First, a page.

Патент USA US3096081код для вставки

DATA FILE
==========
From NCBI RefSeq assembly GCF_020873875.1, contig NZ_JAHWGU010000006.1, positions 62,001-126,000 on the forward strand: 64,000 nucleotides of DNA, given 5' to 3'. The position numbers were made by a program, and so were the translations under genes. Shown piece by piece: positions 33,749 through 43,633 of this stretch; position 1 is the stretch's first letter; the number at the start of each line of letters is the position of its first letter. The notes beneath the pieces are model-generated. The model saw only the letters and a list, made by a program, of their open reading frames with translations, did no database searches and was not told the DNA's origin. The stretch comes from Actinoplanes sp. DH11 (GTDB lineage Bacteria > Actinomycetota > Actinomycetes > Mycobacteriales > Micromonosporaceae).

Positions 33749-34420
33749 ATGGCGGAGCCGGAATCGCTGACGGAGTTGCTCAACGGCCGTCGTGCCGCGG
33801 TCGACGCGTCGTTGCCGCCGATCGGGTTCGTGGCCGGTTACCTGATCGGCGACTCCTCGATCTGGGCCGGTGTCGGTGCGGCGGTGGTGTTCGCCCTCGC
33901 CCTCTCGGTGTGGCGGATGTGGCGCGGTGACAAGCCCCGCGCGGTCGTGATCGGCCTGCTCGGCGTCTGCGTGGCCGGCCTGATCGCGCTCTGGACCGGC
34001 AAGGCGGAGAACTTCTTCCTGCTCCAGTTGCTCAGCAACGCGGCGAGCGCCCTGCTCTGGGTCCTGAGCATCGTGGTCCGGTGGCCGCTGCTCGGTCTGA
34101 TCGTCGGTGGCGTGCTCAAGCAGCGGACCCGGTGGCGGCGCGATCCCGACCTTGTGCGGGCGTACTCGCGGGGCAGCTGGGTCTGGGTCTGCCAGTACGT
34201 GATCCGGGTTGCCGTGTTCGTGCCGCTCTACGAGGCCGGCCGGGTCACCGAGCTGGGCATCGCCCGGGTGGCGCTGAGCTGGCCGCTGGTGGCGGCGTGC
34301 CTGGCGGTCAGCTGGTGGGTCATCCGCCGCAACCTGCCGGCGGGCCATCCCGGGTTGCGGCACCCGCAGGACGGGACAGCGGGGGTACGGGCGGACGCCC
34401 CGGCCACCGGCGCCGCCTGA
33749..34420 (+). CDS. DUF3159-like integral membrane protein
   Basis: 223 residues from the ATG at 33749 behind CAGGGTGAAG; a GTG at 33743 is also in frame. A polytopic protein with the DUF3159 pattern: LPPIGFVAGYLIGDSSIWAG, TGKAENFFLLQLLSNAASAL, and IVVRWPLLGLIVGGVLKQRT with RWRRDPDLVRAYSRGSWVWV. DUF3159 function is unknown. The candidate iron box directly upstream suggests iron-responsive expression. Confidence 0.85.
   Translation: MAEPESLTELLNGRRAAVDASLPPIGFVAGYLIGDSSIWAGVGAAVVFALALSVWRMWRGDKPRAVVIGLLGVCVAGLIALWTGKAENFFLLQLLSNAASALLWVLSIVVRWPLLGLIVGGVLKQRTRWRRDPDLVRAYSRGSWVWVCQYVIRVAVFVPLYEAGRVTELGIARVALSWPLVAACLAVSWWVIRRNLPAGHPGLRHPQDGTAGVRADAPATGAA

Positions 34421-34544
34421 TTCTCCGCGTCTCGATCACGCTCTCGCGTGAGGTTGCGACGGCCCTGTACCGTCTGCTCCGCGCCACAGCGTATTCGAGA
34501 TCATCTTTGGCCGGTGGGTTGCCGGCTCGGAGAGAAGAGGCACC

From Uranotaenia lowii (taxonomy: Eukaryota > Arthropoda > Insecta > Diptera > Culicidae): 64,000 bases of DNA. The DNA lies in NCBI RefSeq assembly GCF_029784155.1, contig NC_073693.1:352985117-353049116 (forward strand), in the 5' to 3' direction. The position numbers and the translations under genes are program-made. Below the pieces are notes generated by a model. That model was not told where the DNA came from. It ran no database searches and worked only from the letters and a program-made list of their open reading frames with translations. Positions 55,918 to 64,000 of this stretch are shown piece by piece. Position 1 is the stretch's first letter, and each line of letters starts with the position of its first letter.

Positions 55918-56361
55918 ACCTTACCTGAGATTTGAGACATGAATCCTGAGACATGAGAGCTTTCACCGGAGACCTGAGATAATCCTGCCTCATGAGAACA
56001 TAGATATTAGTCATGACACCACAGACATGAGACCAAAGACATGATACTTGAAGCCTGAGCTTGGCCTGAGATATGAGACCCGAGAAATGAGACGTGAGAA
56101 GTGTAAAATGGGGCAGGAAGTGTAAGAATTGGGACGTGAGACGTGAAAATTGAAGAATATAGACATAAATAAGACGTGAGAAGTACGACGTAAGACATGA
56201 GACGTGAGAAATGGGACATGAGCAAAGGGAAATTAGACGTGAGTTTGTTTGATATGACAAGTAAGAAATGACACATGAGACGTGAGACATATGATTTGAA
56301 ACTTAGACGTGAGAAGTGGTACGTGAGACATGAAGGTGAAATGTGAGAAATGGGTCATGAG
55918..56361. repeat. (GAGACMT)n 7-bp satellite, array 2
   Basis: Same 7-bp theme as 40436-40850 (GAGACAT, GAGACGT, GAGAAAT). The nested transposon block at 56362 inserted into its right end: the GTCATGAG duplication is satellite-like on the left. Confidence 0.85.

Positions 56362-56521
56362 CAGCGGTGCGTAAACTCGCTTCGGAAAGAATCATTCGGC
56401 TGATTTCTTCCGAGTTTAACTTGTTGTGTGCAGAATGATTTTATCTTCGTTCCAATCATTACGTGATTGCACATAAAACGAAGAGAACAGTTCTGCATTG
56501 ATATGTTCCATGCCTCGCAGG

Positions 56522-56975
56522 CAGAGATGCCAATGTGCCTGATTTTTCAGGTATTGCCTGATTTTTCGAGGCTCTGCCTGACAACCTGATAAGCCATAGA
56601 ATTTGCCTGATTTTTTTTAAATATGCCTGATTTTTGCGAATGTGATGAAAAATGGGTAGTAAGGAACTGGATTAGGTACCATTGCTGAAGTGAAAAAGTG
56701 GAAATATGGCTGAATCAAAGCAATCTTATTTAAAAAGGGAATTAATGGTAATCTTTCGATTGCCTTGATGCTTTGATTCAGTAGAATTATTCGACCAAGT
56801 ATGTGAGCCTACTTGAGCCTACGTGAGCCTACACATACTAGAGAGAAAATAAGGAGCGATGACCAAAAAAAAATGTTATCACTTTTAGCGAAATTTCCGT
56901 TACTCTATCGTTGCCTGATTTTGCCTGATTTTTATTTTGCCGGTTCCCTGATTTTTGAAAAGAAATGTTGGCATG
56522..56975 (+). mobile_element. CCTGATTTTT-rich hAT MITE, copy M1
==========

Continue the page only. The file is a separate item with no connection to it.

July 2, 1963 J, T~ FISHER 3,096,071 BUTTERFLY VALVE HAVING RESILIENT SEALING MEANS Filed May 16, 1960 2 Sheets-Sheet l f / /fg l à ffii/,w s ` 'isi'f A '/lîlß „w in s. 'is' = ’11. ¿ç/f/ L/ßß ` 42;? /ÍZ INVENTOR Jûlllb Z'EL'JÍWF BY ATTORNEY July 2, 1963 J. T. FISHER 3,096,071 BUTTERFLY VALVE HAVING RESILIENT SEALING MEANS Filed May 16, 1960 2 Sheets-Sheet 2 BY ATTORNEY Patented July 3? 2, i963 Z greatly improved butterfly valve for -controlling the dow 3,096,671 BUTTERFLY VALVE HAVING RESILlENT SEALENG MEANS John T. Fisher, indianapolis, Ind., assigner to Stewart Warner Corporation, Chicago, El., a corporation of Virginia Filed May 16, 1960, Ser. No. 29,537 2 Claims. (Cl. 251-306) of cryogenic iluids under extremely low temperature con ditions insuring minimum leakage when the Valve is in the closed position. lt is a »further object of this invention -to provide a greatly improved Valve structure for controlling the ñow of a fluid which is suitable for use at the extreme tem t erature ranges from 165 ° F. to _452° F. It is a further object of this invention to provide a This invention relates to a butterñy valve for con trolling the flow of cryogenic fluids in a conduit under extremely low temperature conditions and more particu greatly improved butterfly valve `for controlling the flow of cryogenic fluid under extremely low temperature con The transportation of cryogenic iluids at extremely ditions which requires a minimum force at all times to open and close the valve regardless of the temperatures to which the structure is subjected. 'Other objects of .this invention will be pointed out in the following detailed `description and claims and illus low temperatures from one place »to another through a trated in the accompanying drawings which disclose, by larly to structural modiíications of such a valve with a ilexible seal which particularly adapt it for eñicient op eration under these low temperature conditions. conduit is most often accomplished intermittently. This way of example, the principle lof this invention and the being the case, the `temperature extremes to Which the best mode which has been contemplated of applying that transportation apparatus is subjected 4is quite severe. One 20 principle. particularly vital part of the transportation apparatus ln the drawings: which is affected by these temperature extremes is the lFIGURE 1 is a iront elevational View of a preferred means for controlling the flow of the low temperature embodiment of this invention; duid, usually taking the form of a valve. A lbutterfly -F'lGURE 2 is a top sectional view of the embodiment valve seems particularly appropriate. IIn such a valve shown in FIGURE l, taken along lines 2_2; the valve seat is mounted on the interior of the conduit and detines an opening. In this opening is mounted a disc member adapted to rotate from a full open or in line position within the conduit to a position at right FIGURE 3 is an enlarged view of a portion of the apparatus shown in `FÍLGURE l showing the mounting and sealing arrangement »for the butterily valve operating angles thereto for closing off lthe ñow of the liqueñed 30 shaft. ln general, the apparatus of this invention comprises a gas. ln order to improve the engagement between the valve and the valve seat to overcome the normally de butterfly valve including a central, vertically positioned, leterious effects of wide temperature variations, certain modiñcations of the valve and valve seat are proposed to this invention. These modifications substantially rotatable shaft rigidly lcoupled to a reinforced butterliy disc member adapted to rotate from a fully open, or in line position, within a cylindrical conduit to a position at right angles thereto 'for closing on the ñow of cryogenic fluid. A llexible lip seal or resilient annulus of plastic material is rigidly coupled to the outer periphery of the eliminate leaks which might occur :between the Valve and the valve seat and undesirable =Íìrictional loads which might occur between these elements, both of which yfac disc member and makes contact with a cylindrical Valve tors are largely attributable to the difference in coefñcient seat member embraced by Ithe conduit which is also of expansion between materials comprising the valve and 40 formed of resilient plastic material having similar co valve seat and the dilîerent properties they exhibit at eñicient tof expansion and low :temperature properties with extreme low temperatures. Past efforts to eliminate these both plastic members retaining iiexibility, even at the deliciencies have taken the form of anti-friction bearings extremely low temperatures to which the valve structure such as ball bearings and the use of a material having is subjected. The axis of the vertical support shaft is some resilience at cryogenic temperatures as the sealing 45 upstream slightly from the contact plane of the lip seal member allowing the valve to move quickly away from means on one of the valves sealing surfaces. However, the seat to prevent its vibrating or sticking against the such attempts have not been highly successful because of the fact that Water vapor or other condensate coming cylinder wall. Because of the differences in the expan in contact Vwith the bearings freezes as the temperature sion rate of the materials making up the valve struc passes through 32° F. to bind the bearing or at least to 50 ture, the -butterlly valve supporting shaft is located in the substantially increase the friction losses thereof. ‘Fur shaft axial plane by means of Belleville-type springs al ther because the use of a resilient material such as “Kel lowing the shaft, butterfly, or valve body to grow F” with metal to form the sealing surfaces has presented or shrink relative to any other part wit-h no result-ant such a problem in their different coet’dcients of expansion binding of parts. The structure may include sealing 55 means on either side of the anti-friction bearings sup that proper sealing was diñ'icult to accomplish. The use of a plastic material and metal tends »to scratch or scour porting the shaft within the valve housing to insure against the softer material resulting in leaks. The use of metal as the resilient material also tends to scratch the sealing moisture ifreezing into ice within the ‘bearing races. The valve structure just described is therefore particularly adaptable to controlling the flow of a cryogenic fluid surfaces and a metal-to-metal seal will result in very 60 such as liquid oxygen wherein the valve structure is sub high frictionafforces »to move the butterlly. jected to extremely large temperature variation. It is therefore the primary object of this invention to Referring now to Ithe drawings, the cryogenic fluid provide an improved valve structure for controlling the valve of the present invention is adapted to be used with llow of cryogenic fluids under extremely low temperature an elongated cylindrical conduit 10 formed ‘of a metal 65 such as steel or the like. A butterfly type of valve has conditions. It is a ‘further object of this invention to provide a been found to require the smallest total overa-ll volume, valve structure for controlling lthe llow of cryogenic lluids including mechanism, for a given free flow area and under extremely low temperature conditions with mini lowest pressure drop when in the open position. The mum pressure loss to the cryogenic ñuids passing through butterlìy valve consists in this case of a transverse shaft 70 12 which is mounted vertically within a short portion 50 the valve. It is a Ifurther object of this invention to provide a of the horizontal conduit 10. The shattt 12 is rigidly 3,096,071 3 coupled to a disc or butterfly member 14 which extends laterally across the conduit. The butterfly member 14 consists of a single element ymetallic disc of cast metal construction or the like, including a series of lateral groove portions 16 extending inward from the outer periphery of the upstream face of the butterfly member. In order to rigidly couple `the butterfly member 14 «to the vertical shaft l0, there is provided a pair of integral, vertical `flanges 1S which form a central recess 20, the flanges 1S -acting to embrace the shaft 1% within the re cess 26. Suitable mounting bolts y22 extend laterally of inclination with respect to the laterally extending butterfly member 14 and the valve lseat member 38. The semi-rigid support member 44 extends as close as possible to the inner peripheral surface of the seat member 38 as `is compatible with the free-turning of the valve mem ber l@ but is spaced a sufficient distance from the seat member 3S as to allow contact to exist only between the flexible lip seal 40 and the cooperating seat member 38. It is advantageous to provide a valve structure where 10 the valve member moves as quickly away from the seal through both the flange members 18 and the central as possible during opening of the valve. The present invention pro-vides Áfor this requirement by allowing the valve to be pivoted slightly upstream from the plane of of the Ilip seal. Referring to FIGURE 2, the plane of butterliy member 14 to be rigidlyV secured to the rotating shaft member l2 at ñve different locations along .the axis 15 contact of the butterfly valve lies along a line passing through the ‘butterfly valve member 1’4 some distance of »the shaft. A number of reinforcing ridges 26 are downstream from the axis of the rotating shaft `12. In formed between the grooves'lö, the alternate placement effect, this .places the contact area of the lip seal at some of grooves 16 and ridges 26 acting Vto provide a one-piece shaft 10, the bolts l22 including nuts 24 allowing the butterfly memberhaving vextreme rigidity regardless of the pressures exerted by the low temperature liquefied gas within the conduit 10. While butterfly valve designs are known widely for their use in systems requiring low pressure loss as the liquid lflows through the valve when angle withrespect to the stationary valve seat member 33 rat-her than being perfectly perpendicular to this mem“ ber when the Valve is in a fully closed position. This al lows the lip seal 40 on lthe right side of the shaft 12, FIG URE 2, whch moves downstream, to move quickly :away from the cooperating seat member 38 when the valve is that valve structures of this type have a disadvantage 25 opening. This acts to prevent its vibrating or chattering against the seat member 38. In like manner, further when used in applications where there is an extreme varia opening of the valve automatically allows the lip seal 40 tion in temperature. The valves have a lgreat tendency Von the left side of the shaft 12, FIGURE 2,v :to move more to freeze in either the extreme open or closed positions quickly away from the >seat member 38 Vin this area due or even at points intermediate thereof. This can easily «to the ltapered portion 37 of the valve seat member. be `seen when viewing FIGURE l which shows the valve the valve is in the fully open position, it has been found in a closed position wherein full peripheral contact over . 360° of the peripheral surface of the butterñy member 14 The effect of the particular flexible’lip seal construction employed in the butterfly valve of this invention acts to protect the seal from deterioration and destruction during use, especially under the extreme conditions encountered would, of necessity, require equal expansion and con traction of the stationary and moving portions of the . valve structure if metal-to-metal contact existed between 35 in controlling the ñow of a cryogenic fluid. The present invention is particularly useful for a valve the conduit 10 and the butterñy 14. Since there is no which is employed in systems operating through extensive assurance that these members will contract and expand at equal rates, or that the full sealing contact will exist throughout the temperature range, the present invention incorporates a lip seal composed of a plastic material while the inner surface of the stationary portion of the Valve forming the valve seat is provided with a material -also composed of plastic, having the same thermal rate of `expansion, to enable both the moving element and the stationary Velement to retain flexibility or resilience regardless of the low temperature to which the elements are subjected. Referring to VFIGURE 2 of therdrawings, the butterfly or disc member -14 includes a first undercut, peripheral portion 2S forming an abutment 30 and a temperature diñerences. In order that the vdisc-like but terfly valve 14 may be »free to'grow or Shrink in relation to the Vconduit 1G, as well as to provide an eäective seal which ywill operate under all conditions regardless of the temperature to which the relative moving parts are sub jected, there is employed va valve seat or member 38 formed as a cylindrical seal which may be constructed of a suitable plastic having the desired properties such as Teflon. The use of a flexible lip seal member 40 and a ' cylindrical seal 38 which is valso made of plastic such as Teñon allows both members to retain a certain flexibility even under low temperature conditions. This results in second undercut portion 32 forming an abutment 34, the 50 reducing the friction to a minimum at »the point of contact of the moving lip seal 40 `and the stationary valve seat second undercut portion 32 being of less radial :distance member Y38 while »at the same time insuring full and from the peripheral edge y35‘ of butterfly 14 than under complete `sealing Iof the valve. In order to securely cut portion 23. It should be noted that the diameter of mount the Teflon cylindrical seal member 38 along `the the metallic butterfly disc ‘14 is slightly less than the in inner peripheral su-rface of casing or conduit »10, there is ternal diameter of conduit portion 50 which is also the provided a special section of this conduit indicated gen same diameter asV that of the valve seat »member 38. erally at 50. The end of each of the conduit sections 10 Thus, at no time does theV butterñy disc member 1'4 con includes an outwardly directed radial ñange 52 which is tact the valve seat 38, even when the valve Vis in the fully adapted to abut a like ilange 54 ‘formed on either end closed position. The flexible lip seal 4b comprises a rela tively 'thin resilient annulus of -flexible plastic materialv 60 of the short cylindrical member 56. Each pair of flanges 52 and l54 have a suitable V-shaped groove Iwithin their such as Kel-F, the annulus being positioned within the abutting surfaces as at 56 .and the-.cooperating grooves second undercut portion 32 with Yits inner peripheral sui-‘face contacting the abutment 34 and its outer' pe ripheral surface contacting the valve seat member 3S. Suitable members such as retaining rings 42 act to hold the annular lip seal member 40 in contact with the metal lic butterfly 14. tIn order to prevent the flexible lip seal from folding back upon itself, creating leakage, t-he lip receive a metal O-ring or similar sealing means 58 which act to prevent radial leakage of the ñuid passing through the conduits 16. Suitable clamping members such as bolts 60 are provided for securing the shortened section 50 to the rest of the conduit sections 10 in rigid relation. To achieve a leak-free sealing cylinder, the sealing cyl seal is supported on the downstream side by a semi-rigid 70 ' inder'or seat member 38 is specially mounted on the cylindrical section 50' such that the main portion of the support member 44 which is positioned within the ñrst sealing cylinder may be free to expand or contract with undercut or recessll’s with its inner peripheral edgeV contacting abutment 30 and its forward port-ion including anV inwardly directed lip portion 46 which tends to force the flexible sealing annulus 40 inwardly at some angle temperature variations. This along with the fact that the contact portion of ythe butterfly valve is formed of a like material having similar characteristics results in ex 3,096,071 5 6 tremely low leakage regardless of the temperature to inner race of bearing 86 is «free to move on the shaft but secured by the means of a conventional nut 160 and 'washer 162. The shaft is allowed to move in -an axial which the valve structure is subjected. The short con duit section 50 is formed with «a generally longitudinal dat surface 62 which receives the sealing cylinder and is further formed at the downstream end with a ñrst en larged diameter section indicated generally at 68 and a second enlarged diameter section at 66, formed within the lower flange 54 of the conduit section 50. A co operating annular ring member which is "formed of a metal similar to that of conduit sections 10 and 50 is of direction slightly in response to variations in temperature to locate the butterfly valve 14 centrally of conduit 50 by the use of ‘Belleville-type springs 94 which exerts an upward compressive force on shoulder l10‘4 `formed ínter mediate of bore 98 and bore 9i), while subjecting the ball «bearing race member `86 to a downward compressive force on the ball bearing member 86 near :its outer pe general L-shaped conñguration in cross section, includ riphery. A pair of washer members 106' and 108 are ing an outwardly directed base portion 72 and a longi positioned on each side of the Belleville spring 94, and tudinally directed section 74. The annular ring member a sealing member 11d) is mounted in a suitable annular 76 cooperates with the enlarged diameter sections 66 and undercut portion 112 of the shoulder 104. The seal 68 of member 50 to form a leak-free pocket for receiv 110 prevents the ingress of the low-temperature iluid such ing the downstream end 64 of the sealing cylinder 38. At as liquefied gas passing through the valve proper into bore 9@ and coming into contact with the ball bearings the upper end of conduit 50 there is formed, within upper flange portion 54, a longitudinal groove 76 acting to re 86. The lower end of casing member SG terminates in ceive the upper end 78 of the sealing cylinder 38. In `a bore 114 which is of slightly greater diameter than this manner, the main portion of the sealing cylinder 20 bore 90 forming an annular recess for receiving a Teflon is free to expand or contract with temperature change seal member .116. The Teñon seal member is of general in either a radial or longitudinal direction, insuring low ly L-shaped `conliguration contacting a radial surface leakage regardless of the temperature to which the struc 118 and an axial surface 12h formed within casing 80 ture is subjected. as a result of enlarged bore 1-1'4. A generally dis-shaped `Because of the extensive temperature differences which 25 end cap 129, which is yformed of metal or the like, in are involved in controlling the ilow of a liquefied gas cludes an inwardly directed flange portion 122 having an where the ambient temperature may be as high as 165° external diameter slightly less than the diameter of re F. and the temperature of the liqueñed gas may be as low cess 14 and a second external diameter at the extreme as _452° F., all of the elements must be free to grow forward portion of the iiange approximately the same as or shrink in relation to the other parts without mechani 30 the Adiameter of bore 90, creating a sealing pocket which cal binding. In the use of a butterfly-type valve as em acts to compress the Teñon seal member 116 within the ployed in this invention, the shaft must be so mounted pocket as the end cap is rigidly connected to the casing that the butterfly valve element 14 is free to rotate re portion 80, -t-hus sealing the bearing S6 from the ambient. gardless of the temperature, or temperature differences The sealing member 11G and the sealing member 116 of any of the elements. The present butterñy valve 35 therefore act to isolate the bearing cavity from both the includes the use of support means allowing the shaft to ñuid passing through the conduit 10 and the ambient lbe moved laterally or transverse to the ñow of fluid atmosphere. Any moisture which would normally seep along `the same line as the axis of the shaft. A resilient into «the bearing >is therefore prevented from entering and mounting principle allows the shaft to move »automatically 'freezing as the temperature of ythe assembly passes from in response to stress caused by growth or shrinking of 40 165° =F. through 32° F. or the :freezing point of water the elements making up the valve structure, with the valve to temperatures in the range of _452° F. This would member 14 »freely movable at all times. The butterfly normally result in the formation of ice particles within valve supporting shaft 12 is mounted within a valve -the bearing, either preventing rotation of `the valve or at casing Si) on three anti-friction bearings of the ball bear least causing excessive wear to the moving elements of the ing types S2, S4, and 86, FlGURE l, such that the shaft bearing structure. is allowed to freely rotate within the casing with the axis The inner races The valve assembly is shown attached to Ia generally horizontal support member 130 which may be a portion of the same means for supporting the mechanism (not of the ball bearing members S2, 84, and 86 are to float shown) acting lto turn the valve shaft 12 when the valve of rotation lying along a line drawn vertically through the center of the conduit section 50. along the shaft 12, while the outer races are »frictionally 50 is to be opened or closed. Members coupling the cas held within an upper bore S8 and a lower bore 9i? ing portion 5@ to a support member 130 are not shown formed centrally of the casing member S0. In order to but may consist of clamping members such as bolts or make the butterfly valve 14 and -its rotating shaft 12 the like. An intermediate disc member 132 acts to pro free floating, a pair of Belleville-type springs are posi vide an effective seal 'between the stationary support mem tioned at each end of the shaft adjacent the ball bearing ber 130 and the valve proper by including an annular members 84 and S6. rlihe upper Belleville spring 92 groove 134 adapted to receive an O-ring or other sealing and the lower spring 94 exert `axial compressive forces means 136. The upper end of casing 8G includes an tending to keep the shaft 12 centered within the conduit annular undercut section 133 forming an abutment sur face 1140 which acts in conjunction with undercut portion 1l) but the iiexure or" the springs allows the shaft to move axially for locating the point at which the valve is free 60 142 of member 132 to form a suitable sealing pocket for to turn on the valve seat member with minimum effort, receiving a Teflon sealing member 144 acting to prevent regardless of variation in temperature. lThe bearings 82, 84, and 86 at both ends of the shaft are sealed from contact with the ilowing medium such as liquelied gas and the ambient by suitable sealing means. The means employed in the upper and lower end of the valve structure are similar, `and reference to the ingress of moisture from the atmosphere into the cavity or bore 83 carrying the twin ball bearing structures 52 and 84. A second annular sealing member 146 is positioned between the Belleville-type spring 92 and a lower inwardly directed flange 148 formed integrally of the casing S0 to prevent high pressure ?uid ifrom the conduits 10 and 56 from entering into the bearing-re FIGURE 3 which shows an enlarged portion of FIG URE 1 discloses `the means for mounting the vertical shaft within the casing member 80. The shaft 12 is lo 70 ceiving bore 88. With this construction, there is provided an extremely cated centrally of casing member 8€) and passes iirst effective readily movable, butterñy valve for controlling through »bore 9S which is of a diameter slightly greater the flow of `a liqueiied gas at extremely low temperatures than the diameter of shaft 12 at this point. A second requiring a minimum of expenditure of energy to open bore 9@ is of somewhat greater diameter and is adapted or close the valve, While obtaining low pressure loss to receive the supporting ball bearing member 86. The 3,096,971 Vthrough the valve under full flow conditions. At the closed position, the outer peripheral dimension of the rigid annulus being smaller than the valve seat and di verging outwardly from the disc member in an upstream treme ytemperature ranges from a maximum of 165° direction in the valve closed position against the ilexible F. to a minimum of _452° IF., Wit-h minimum or zero annulus to slope the overlapping iiexi'ble annulus with leakage because of the unique use of contact surfaces respect to the valve seat and to the disc member. formed of plastic material lin which the flexibility of the 2. butterfly valve, comprising a conduit deiining a 'materials is retained even at low temperatures. Even ilow passage, a cylindrical valve seat disposed within the under extreme temperature changes, lwith the elements conduit and about a plane normal to the longitudinal axis making up the valve »structure expanding and contracting of the flow passage, a butterfly disc member disposed yat diñerent rates, the use of flexible mounting means al within the flow passage alignable with the valve seat and lows the butterfly yvalve to shift axially relative to the «ha-ving an outer peripheral dimension smallerV than the stationary casing and to seek Ian equilibrium position valve seat, mounting means spaced from said plane andV resulting in continued minimum energy requirements for diametrical of the valve seat adapted to rotate the disc movement of the valve from an open to closed position, member to. .a valve closed position normal to the lon or vice versa. The present system alsotprovides an ad gitudinal axis of the valve seat aligned with »the valve vantageous arrangement for sealing off the ball bearings seat’and to a valve opened position normal to said valve supporting the rotating shaft from -both ambient and the -closed'positiom a flexible annulus ofvsubstantially uni moving iìuid to prevent freezing of condensate within 'formsection and having a generally cylindrical outer the bearing structure preventing interference with the >peripheral dimension Vlarger than the valve seat and seat 20 rotation of the valve within the casing. able therewith in the valve closed position to close the While there have been shown and described and pointed flow passage, said spaced mounting means moving said out the fundamental novel features of the invention as -flexible annulus toward the seating position initially lin a applied to a preferred embodiment, it will be understood non-tangent relationship, the outer peripheral dimension that various omissions and substitutions and changes in of the rigid annulus being smaller than the valve seat the form and details of the device illustrated and in its and diverging outwardly from the disc member in an operation may be made by those skilled in the »art Vwith upstream direction inthe valve closed position against out departing tfrom the spirit of the invention. It is the the flexible annulus to slope the overlapping tlexible an >intention therefore to be limited only as indicated by nulus with respect to the valve seat and to the disc mem the scope of «the following claims. 0ST. What -is claimed is: 1. A butterfly-type valve, comprising a conduit de References Cited in the file of this patent ñning a ñow passage, a cylindrical valve seat disposed UNITED STATES PATENTS within the conduit and about a plane normal to the longitudinal axis of »the ñow passage, a butterfly discV 2,488,380 Danks ____________ _'__._ Nov. 15, 1949 member disposed within the flow passage alignable with 85 2,586,927 Frantz ____________ ___'__ Feb. 26, 1952 the -valve seat and having an outer peripheral dimension 2,776,104 Sinkler ______________ __ Jan. l, 1957 smaller than the valve seat, `mounting means spaced from 2,835,268 Dillberg ____________ __' May 20, 1958 said plane and diametrical of the valve seat adapted to 2,924,424 Titterington ___________ __ Feb. 9, 1960 «rotate the disc member to a valve closed position aligned FOREIGN PATENTS ' with the valve seat and to a valve opened position nor mal to said valve closed position, a ñexible annulus of 73,467 lFrance ______________ __ Sept. 5, 1960 same time, the valve structure is suitable for use at ex substantially uniform section secured to the disc mem 1,047,554 Germany ____________ _'_ Dec. 24, 1958 ber and having a generally cylindrical outer periph Y 1,125,411 France ______________ __ July 16, 1956 eral dimension larger than the valve seat and seatable therewith in the valve closed position to close the flow passage, >and a rigid annulus secured to the disc member on the downstream sidetof the Iilexible annulus in the valve OTHER REFERENCES “Chemical & Engineering News,” vol. 30, No. 26, June 30, 1952, pp. 2688-2691 (251-268) (copy in Scientiiic Library).